orlistat decreases levels of vitamin A by inhibition of GI absorption. Applies only to oral form of both agents. Minor/Significance Unknown. Separate by 2 hours.

              • oxaliplatin

                vitamin A, oxaliplatin. Mechanism: pharmacodynamic synergism. Minor/Significance Unknown. Antioxidants such as vitamin A enhance the efficacy, and reduce toxicity, of antineoplastic drugs.

              • paclitaxel

                vitamin A, paclitaxel. Mechanism: pharmacodynamic synergism. Minor/Significance Unknown. Antioxidants such as vitamin A enhance the efficacy, and reduce toxicity, of antineoplastic drugs.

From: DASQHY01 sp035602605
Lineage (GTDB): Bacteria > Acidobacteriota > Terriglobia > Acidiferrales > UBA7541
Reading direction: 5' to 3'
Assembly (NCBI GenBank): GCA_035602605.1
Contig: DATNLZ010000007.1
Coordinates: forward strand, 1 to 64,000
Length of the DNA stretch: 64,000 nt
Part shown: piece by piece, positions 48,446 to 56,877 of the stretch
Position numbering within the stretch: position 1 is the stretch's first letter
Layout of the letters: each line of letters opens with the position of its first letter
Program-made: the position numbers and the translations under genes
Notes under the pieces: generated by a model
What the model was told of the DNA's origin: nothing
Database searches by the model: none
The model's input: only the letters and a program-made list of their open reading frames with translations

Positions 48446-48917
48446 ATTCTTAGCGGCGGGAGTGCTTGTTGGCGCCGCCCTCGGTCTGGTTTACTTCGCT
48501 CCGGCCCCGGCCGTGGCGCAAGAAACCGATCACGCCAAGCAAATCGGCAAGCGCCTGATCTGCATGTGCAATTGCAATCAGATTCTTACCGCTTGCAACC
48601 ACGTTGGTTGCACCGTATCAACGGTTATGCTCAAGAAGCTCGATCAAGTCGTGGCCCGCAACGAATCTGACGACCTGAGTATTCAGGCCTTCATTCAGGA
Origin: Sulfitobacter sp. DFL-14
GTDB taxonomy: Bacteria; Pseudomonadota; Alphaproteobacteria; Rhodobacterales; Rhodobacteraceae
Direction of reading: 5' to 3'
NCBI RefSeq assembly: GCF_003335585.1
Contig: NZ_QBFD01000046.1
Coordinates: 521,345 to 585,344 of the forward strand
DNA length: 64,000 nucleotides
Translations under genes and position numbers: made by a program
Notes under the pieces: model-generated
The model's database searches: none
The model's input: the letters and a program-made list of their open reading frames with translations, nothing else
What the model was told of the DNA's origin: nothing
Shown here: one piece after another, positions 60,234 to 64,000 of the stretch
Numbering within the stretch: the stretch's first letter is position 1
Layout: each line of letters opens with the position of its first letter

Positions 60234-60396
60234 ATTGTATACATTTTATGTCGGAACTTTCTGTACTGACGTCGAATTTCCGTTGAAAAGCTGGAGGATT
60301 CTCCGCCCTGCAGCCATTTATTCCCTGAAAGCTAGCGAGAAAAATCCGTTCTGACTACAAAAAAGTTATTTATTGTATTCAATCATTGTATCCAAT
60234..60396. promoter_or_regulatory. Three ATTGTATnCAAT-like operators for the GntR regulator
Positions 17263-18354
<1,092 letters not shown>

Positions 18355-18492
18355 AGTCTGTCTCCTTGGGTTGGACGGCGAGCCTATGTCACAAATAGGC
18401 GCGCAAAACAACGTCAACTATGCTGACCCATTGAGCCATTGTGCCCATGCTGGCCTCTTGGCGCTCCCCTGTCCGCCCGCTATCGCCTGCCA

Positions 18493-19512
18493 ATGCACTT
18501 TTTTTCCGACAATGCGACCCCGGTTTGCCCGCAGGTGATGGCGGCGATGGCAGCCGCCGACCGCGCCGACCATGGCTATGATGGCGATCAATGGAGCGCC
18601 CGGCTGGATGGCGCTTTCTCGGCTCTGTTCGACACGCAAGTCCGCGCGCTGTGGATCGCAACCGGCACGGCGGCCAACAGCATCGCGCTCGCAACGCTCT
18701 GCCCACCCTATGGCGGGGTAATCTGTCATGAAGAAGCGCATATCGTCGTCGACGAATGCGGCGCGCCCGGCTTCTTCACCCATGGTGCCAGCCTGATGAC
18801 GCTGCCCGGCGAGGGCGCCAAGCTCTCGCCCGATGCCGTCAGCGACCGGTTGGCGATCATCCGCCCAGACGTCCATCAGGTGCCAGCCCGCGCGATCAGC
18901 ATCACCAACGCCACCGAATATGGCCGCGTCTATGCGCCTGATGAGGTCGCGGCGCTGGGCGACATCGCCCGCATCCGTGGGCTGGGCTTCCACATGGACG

• paclitaxel protein bound

                vitamin A, paclitaxel protein bound. Mechanism: pharmacodynamic synergism. Minor/Significance Unknown. Antioxidants such as vitamin A enhance the efficacy, and reduce toxicity, of antineoplastic drugs.

              • pentostatin

                vitamin A, pentostatin. Mechanism: pharmacodynamic synergism. Minor/Significance Unknown. Antioxidants such as vitamin A enhance the efficacy, and reduce toxicity, of antineoplastic drugs.

              • pralatrexate

                vitamin A, pralatrexate. Mechanism: pharmacodynamic synergism. Minor/Significance Unknown. Antioxidants such as vitamin A enhance the efficacy, and reduce toxicity, of antineoplastic drugs.

              • streptozocin

                vitamin A, streptozocin. Mechanism: pharmacodynamic synergism. Minor/Significance Unknown. Antioxidants such as vitamin A enhance the efficacy, and reduce toxicity, of antineoplastic drugs.